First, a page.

HPTN 043 “Project Accept” Study Published in The Lancet Infectious

Document Sample
HPTN 043 “Project Accept” Study Published in The Lancet Infectious Powered By Docstoc
					HPTN 043 “Project Accept” Study Published in The Lancet Infectious
Diseases Demonstrates that Community Mobilization Boosts HIV
Testing Rates in Developing Countries
Wednesday, 4 May 2011

The addition of community mobilization activities and support services to a mobile HIV
counseling and testing program can greatly improve the rates of initial and repeat testing in
remote rural communities, according to new research supported by the HIV Prevention Trials
Network (HPTN) and the National Institute of Mental Health (NIMH).

Results from the “Project Accept” study (HPTN 043), conducted in rural communities in
Tanzania, Zimbabwe, and Thailand, were published today online in The Lancet Infectious
Diseases. 1

“Knowledge of HIV status is an important gateway to prevention and treatment services. This
study answers the question of how best to scale up testing in resource-limited settings,” says
Quarraisha Abdool Karim, HPTN co-principal investigator and associate scientific director of
CAPRISA. “It shows HIV testing becomes more accessible through a community-based approach.
In developing countries, most people infected with HIV do not know their infection status.”

"An essential component of any prevention effort is to combine interventions both for HIV-
infected and uninfected persons,” adds Sten Vermund, HPTN co-principal investigator and Amos
Christie Chair of Global Health at the Vanderbilt University School of Medicine. “The NIMH
Project Accept/HPTN 043 team has demonstrated that a radical increase in testing acceptance is
feasible in highly diverse rural and urban settings in both Africa and Asia. This vital clinical trial
discovery gives us hope that prevention and treatment programs can reach people who know
their HIV status."

HPTN 043 is the first international randomized controlled Phase III trial to determine the efficacy
of a community-level intervention with an HIV incidence endpoint. Communities in each setting
were paired according to demographic characteristics, and one of each pair was then
randomized to receive either clinic-based voluntary counseling and testing alone or a

  Sweat M, Morin S, Celentano D, et al. Community-based intervention to increase HIV testing and case detection in
people aged 16–32 years in Tanzania, Zimbabwe, and Thailand (NIMH Project Accept, HPTN 043): a randomised
study. Lancet Infectious Diseases; published online May 4, 2011
combination of clinic-based testing and community-based testing. The community-based testing
included mobile HIV testing along with community mobilization and post-test psychosocial
support services. The results of the impact of this intervention on new HIV infections will be
available in 2012.

The researchers found that the proportion of persons who received their first HIV test during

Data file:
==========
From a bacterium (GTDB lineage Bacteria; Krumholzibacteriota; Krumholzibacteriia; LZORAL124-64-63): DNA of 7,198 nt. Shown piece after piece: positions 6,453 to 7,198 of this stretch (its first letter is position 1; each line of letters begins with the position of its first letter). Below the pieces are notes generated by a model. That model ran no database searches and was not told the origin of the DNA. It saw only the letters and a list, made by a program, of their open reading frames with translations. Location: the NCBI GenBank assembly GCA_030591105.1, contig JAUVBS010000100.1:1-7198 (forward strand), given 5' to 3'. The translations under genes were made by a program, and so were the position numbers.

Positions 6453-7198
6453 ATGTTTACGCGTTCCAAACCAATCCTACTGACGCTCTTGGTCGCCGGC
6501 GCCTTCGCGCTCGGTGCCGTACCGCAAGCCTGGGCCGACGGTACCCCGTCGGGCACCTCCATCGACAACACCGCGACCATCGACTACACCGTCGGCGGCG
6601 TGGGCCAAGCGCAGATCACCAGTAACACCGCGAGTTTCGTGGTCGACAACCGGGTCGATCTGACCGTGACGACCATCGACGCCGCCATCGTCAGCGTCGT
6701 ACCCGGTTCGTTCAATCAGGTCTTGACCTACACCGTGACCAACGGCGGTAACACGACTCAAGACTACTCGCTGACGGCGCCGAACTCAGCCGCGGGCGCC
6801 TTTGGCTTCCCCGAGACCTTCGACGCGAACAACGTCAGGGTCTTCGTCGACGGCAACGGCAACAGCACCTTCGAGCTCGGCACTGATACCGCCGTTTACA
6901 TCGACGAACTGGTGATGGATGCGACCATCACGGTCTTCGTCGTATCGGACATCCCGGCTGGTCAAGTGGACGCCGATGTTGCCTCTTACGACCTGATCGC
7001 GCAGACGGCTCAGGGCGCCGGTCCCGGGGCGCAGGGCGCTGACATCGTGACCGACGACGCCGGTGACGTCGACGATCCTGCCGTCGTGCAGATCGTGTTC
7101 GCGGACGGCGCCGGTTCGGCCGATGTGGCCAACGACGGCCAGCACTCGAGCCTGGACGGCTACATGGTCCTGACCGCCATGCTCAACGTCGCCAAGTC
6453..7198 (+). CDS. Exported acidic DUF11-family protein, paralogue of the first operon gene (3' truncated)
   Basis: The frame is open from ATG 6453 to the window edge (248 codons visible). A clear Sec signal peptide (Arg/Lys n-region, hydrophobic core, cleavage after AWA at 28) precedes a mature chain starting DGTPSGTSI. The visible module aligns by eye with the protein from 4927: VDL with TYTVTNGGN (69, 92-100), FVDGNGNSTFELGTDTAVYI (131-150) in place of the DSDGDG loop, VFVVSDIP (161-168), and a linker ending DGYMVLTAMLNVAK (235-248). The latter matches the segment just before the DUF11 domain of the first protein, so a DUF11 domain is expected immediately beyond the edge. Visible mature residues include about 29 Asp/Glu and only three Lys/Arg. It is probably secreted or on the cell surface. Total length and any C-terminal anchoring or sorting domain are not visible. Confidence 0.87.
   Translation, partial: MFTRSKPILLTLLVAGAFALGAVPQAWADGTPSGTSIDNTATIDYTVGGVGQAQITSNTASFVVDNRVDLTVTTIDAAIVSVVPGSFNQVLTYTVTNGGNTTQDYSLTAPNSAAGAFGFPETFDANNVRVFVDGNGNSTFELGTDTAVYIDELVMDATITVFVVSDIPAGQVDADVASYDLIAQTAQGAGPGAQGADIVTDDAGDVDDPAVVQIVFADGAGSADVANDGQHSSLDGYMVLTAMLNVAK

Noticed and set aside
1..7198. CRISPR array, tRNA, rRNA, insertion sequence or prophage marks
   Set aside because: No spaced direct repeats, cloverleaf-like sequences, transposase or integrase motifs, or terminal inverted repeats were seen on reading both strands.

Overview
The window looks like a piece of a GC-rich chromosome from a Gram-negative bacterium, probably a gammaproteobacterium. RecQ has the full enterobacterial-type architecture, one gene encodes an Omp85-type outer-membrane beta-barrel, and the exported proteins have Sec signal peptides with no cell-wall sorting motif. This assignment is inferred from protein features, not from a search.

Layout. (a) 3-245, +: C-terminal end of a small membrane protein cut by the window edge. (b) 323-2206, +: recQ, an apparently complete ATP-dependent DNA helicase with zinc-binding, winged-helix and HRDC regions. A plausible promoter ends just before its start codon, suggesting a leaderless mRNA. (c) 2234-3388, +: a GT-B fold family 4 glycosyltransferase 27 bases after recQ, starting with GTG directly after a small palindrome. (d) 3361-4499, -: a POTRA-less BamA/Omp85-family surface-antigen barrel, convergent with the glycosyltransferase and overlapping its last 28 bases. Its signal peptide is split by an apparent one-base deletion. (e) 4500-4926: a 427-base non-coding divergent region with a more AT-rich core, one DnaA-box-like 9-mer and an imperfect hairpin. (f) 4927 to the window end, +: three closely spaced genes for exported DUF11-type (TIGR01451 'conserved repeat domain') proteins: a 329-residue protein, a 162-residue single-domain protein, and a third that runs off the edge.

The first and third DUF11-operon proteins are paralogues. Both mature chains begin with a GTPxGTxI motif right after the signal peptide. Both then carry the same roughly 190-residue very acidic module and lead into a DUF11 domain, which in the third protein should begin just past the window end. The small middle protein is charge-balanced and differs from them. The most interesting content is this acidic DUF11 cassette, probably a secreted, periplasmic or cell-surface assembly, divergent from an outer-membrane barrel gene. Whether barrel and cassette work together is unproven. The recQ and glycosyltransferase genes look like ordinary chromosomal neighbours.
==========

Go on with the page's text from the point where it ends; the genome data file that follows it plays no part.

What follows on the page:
the study was higher in areas that received the “combination” testing than in those areas that
received “stand-alone” clinic-based testing in Tanzania (37 percent vs. 9 percent), Zimbabwe (51
percent vs. 5 percent), and Thailand (69 percent vs. 23 percent).

Although the HIV prevalence rate was higher in the stand-alone testing areas than in the areas
that received combination testing, the programs in the combination-testing areas detected
almost four times more HIV cases (952 vs. 264) because they were able to test a greater number
of people. Repeat HIV testing in areas that received the combination testing increased at all
sites, reaching 28 percent of all those who were tested by the end of the intervention period.

Previous studies have shown that men are often difficult to reach with HIV prevention services.
In this study a larger proportion of male clients received HIV tests in the combination-testing
areas compared to the stand-alone testing areas. Few clients tested for HIV infection as couples
in Tanzania and Zimbabwe but the proportion of clients who tested as part of a couple in
Thailand was much higher than it was at other sites.

“Communities can be mobilized to learn their HIV infection status, including in remote rural
communities with little infrastructure across different regions, epidemic settings, and cultures,”
said HPTN Protocol Chair of the study, Thomas Coates, professor of medicine and director of the
University of California, Los Angeles (UCLA) Program in Global Health. The trial demonstrated
that “local communities respond to HIV epidemics when comprehensive, user-friendly services
are provided,” he added.

HPTN 043 is a Phase III trial testing the feasibility of a community-wide HIV counseling testing
approach to prevention, using HIV and incidence as an endpoint in Tanzania, Thailand, and
Zimbabwe. The trial is funded by the National Institute of Mental Health, and is supported by
the HIV Prevention Trials Network. Additional support has been provided by the Office of AIDS
Research of the National Institutes of Health.

HIV Prevention Trials Network
The HIV Prevention Trials Network (HPTN) is a partnership between scientists and communities
around the world to develop, evaluate, and implement cutting-edge biomedical, behavioral, and
structural interventions to reduce the transmission of HIV. HPTN uses randomized controlled
clinical trials, designed and conducted according to the highest scientific and ethical standards,
to identify the best combinations of interventions for the populations at highest risk of HIV
infection worldwide.

For more information on HPTN, see

Shared By: